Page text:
A forthcoming brewery in Columbia’s North Main district that says it will be the largest in the state will have the Midlands' only female head brewer when it opens next year.
Along with revealing the name Peak Drift Brewing Co., the owners of the operation announced that Ashley Kinart-Short, a Wisconsin native, would head up brewing operations at a press conference on July 13. According to the South Carolina Brewers Guild, Kinart-Short will become just the second woman currently working as a head brewer in the Palmetto State.
The Middleton family — who own the brewery along with a hefty portion of the 1600 block of Main Street and healthcare business LTC Health Solutions — announced that Kinart-Short's beer will also be served at their forthcoming restaurant and microbrewery Smoked along their increasingly stacked block downtown.
She is the first and only woman thus far to lead a brewing operation in the Midlands. It's an equally significant move nationally, with the brewery's website citing statistics that show that just 10 percent of head brewers nationally are women.
A 2014 Stanford study cited by industry advocate group Women in the Craft Beer Industry shows an even lower number, putting the percentage at 4.
South Carolina Brewer's Guild, the statewide industry trade group, doesn't keep official statistics on the state's gender makeup in the industry, said Executive Director Brook Bristow. However, he said that only one other woman, Amelia Keefe from River Dog Brewing in Richland, heads up a brewing operation in the state.
"It's interesting, because historically, way way historically, women were the brewers," Bristow said. "It's more of a recent thing that it's a completely male-dominated industry."
"It's certainly changing," he continued. "Whether we're talking, between gender or race, there's certainly a need for more diversity in the industry top to both."
The Middletons plan to open the roughly $35 million brewery in 2022 and the restaurant Smoked this fall. Greg Middleton said he hopes the brewery makes a statement about the Capital City.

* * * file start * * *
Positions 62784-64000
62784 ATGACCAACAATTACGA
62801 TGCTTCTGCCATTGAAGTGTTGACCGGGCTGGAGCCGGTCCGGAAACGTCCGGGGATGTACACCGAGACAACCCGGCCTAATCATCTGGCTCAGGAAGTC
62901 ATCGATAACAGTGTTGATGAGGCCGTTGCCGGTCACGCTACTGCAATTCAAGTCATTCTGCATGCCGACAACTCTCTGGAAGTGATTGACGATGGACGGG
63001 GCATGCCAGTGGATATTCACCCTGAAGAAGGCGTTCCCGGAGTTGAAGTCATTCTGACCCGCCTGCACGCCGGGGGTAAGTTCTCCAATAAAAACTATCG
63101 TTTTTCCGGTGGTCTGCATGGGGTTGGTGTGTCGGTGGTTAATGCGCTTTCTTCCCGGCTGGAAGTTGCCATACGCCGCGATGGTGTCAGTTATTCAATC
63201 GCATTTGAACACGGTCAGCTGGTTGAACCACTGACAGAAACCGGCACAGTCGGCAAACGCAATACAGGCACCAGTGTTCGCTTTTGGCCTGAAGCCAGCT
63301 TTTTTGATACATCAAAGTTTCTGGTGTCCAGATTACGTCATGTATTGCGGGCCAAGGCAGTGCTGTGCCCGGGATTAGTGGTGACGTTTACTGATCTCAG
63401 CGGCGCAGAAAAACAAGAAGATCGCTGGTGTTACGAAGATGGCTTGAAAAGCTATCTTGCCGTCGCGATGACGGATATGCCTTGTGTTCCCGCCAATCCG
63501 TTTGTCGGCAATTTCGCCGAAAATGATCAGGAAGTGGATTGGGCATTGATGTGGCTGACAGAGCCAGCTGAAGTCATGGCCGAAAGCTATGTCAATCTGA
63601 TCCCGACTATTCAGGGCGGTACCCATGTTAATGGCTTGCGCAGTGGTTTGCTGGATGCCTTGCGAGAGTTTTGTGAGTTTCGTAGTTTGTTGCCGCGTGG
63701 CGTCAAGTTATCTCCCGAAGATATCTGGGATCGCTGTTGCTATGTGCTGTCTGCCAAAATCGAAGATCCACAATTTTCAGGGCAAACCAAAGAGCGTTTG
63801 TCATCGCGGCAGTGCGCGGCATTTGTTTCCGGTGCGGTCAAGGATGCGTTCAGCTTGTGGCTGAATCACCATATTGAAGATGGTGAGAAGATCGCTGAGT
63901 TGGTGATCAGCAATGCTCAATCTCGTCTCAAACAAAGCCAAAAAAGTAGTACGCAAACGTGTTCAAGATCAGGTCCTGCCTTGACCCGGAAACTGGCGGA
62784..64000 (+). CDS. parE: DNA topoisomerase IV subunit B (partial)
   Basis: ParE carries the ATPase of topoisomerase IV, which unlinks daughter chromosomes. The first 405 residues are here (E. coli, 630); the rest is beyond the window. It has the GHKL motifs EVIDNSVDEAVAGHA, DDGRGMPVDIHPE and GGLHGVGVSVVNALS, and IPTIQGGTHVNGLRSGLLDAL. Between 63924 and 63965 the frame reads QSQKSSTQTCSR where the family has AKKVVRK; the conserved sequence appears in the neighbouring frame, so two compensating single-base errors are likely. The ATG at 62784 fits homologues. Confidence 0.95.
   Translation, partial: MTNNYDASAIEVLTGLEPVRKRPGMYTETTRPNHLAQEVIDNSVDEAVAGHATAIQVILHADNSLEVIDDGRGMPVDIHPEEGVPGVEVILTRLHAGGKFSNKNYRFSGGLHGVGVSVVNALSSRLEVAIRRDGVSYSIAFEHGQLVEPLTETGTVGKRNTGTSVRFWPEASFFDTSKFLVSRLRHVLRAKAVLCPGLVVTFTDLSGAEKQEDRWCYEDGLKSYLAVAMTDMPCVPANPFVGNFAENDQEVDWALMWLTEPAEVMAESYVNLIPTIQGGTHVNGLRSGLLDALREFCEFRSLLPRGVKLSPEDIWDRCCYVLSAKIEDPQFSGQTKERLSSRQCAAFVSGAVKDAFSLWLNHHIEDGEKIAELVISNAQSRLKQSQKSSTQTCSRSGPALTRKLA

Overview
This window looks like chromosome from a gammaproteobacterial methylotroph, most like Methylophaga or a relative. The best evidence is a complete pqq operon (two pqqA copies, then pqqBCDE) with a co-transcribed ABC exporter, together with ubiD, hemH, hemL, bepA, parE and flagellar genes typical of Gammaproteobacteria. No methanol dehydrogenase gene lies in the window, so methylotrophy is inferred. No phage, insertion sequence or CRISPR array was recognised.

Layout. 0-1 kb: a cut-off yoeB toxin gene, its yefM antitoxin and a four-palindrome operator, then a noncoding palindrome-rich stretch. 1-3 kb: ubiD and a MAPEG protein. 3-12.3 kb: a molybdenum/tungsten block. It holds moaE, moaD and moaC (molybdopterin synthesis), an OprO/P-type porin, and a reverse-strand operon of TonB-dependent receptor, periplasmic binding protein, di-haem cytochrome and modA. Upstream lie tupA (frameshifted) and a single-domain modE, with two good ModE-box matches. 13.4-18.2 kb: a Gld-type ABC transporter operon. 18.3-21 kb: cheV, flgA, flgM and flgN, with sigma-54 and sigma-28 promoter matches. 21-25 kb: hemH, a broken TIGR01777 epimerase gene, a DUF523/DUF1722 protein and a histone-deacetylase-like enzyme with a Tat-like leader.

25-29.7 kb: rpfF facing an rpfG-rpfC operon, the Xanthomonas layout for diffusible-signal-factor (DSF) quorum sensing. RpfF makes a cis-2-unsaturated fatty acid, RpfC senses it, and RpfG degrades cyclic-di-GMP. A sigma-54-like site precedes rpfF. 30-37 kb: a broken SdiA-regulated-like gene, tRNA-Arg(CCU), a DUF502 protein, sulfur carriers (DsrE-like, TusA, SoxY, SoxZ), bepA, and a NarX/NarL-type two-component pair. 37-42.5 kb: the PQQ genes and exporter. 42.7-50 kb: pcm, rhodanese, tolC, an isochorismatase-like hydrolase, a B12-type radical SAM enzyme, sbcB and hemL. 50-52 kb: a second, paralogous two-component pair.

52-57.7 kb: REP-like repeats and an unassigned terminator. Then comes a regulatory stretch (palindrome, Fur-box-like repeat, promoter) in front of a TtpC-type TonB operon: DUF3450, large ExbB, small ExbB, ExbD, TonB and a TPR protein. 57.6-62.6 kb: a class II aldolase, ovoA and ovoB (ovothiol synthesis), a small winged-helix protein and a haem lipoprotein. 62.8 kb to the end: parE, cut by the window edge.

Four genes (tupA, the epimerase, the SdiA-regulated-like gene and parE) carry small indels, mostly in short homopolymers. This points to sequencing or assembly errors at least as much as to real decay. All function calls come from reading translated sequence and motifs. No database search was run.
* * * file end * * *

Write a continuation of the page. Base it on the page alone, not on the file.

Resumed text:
The name Peak Drift is a cheeky nod to the city’s location two hours from the beach and two hours from the mountains, Middleton said. The brewery was first announced in February 2020, with plans for it to be sports-themed and span roughly 65,000 square feet.
They plan for the beer to be distributed regionally across multiple states, and also contract out their brewing and canning capacity to other, smaller South Carolina breweries.
Kinart-Short comes with experience in the Midwest, having worked at Capital Brewery outside of Madson, Wisconsin. It opened in 1984, making it one of the oldest craft breweries in the country.
She graduated from the University of Wisconsin–Madison with a biology degree. Kinart-Short later attended the World Brewing Academy through the Siebel Institute, studying both in Chicago and Munich, Germany.
“My science background really gets me excited about the science of innovation,” she explained. “All of the weird things I might not understand when a style first comes out, once I really dig into the science behind it there’s a lot of cool stuff that makes a lot of sense so I think a lot of my enthusiasm springs from that.”
With her new role in South Carolina, she hopes to bring “what’s hot” in the frequently shifting craft beer scene to Peak Drift, while also offering traditional European styles. She pointed out the hazy IPA as a trend she’s “really loving” for its emphasis on flavor, which makes it accessible to many people.
“I think it’s going to be a balance of really good traditional stuff but also keeping an eye on what’s fun and cool,” Kinart-Short said.
She grew up in Milwaukee and recalled driving by the large macro breweries Pabst and Miller. The state has a well-established craft beer scene, which Kinart-Short knows very well through her previous role at Capital Brewery, which distributed throughout the Midwest. Still, she said Peak Drift “will be a much bigger project.”
“Wisconsin has a lot of breweries but I think South Carolina has a lot more room to grow,” Kinart-Short said.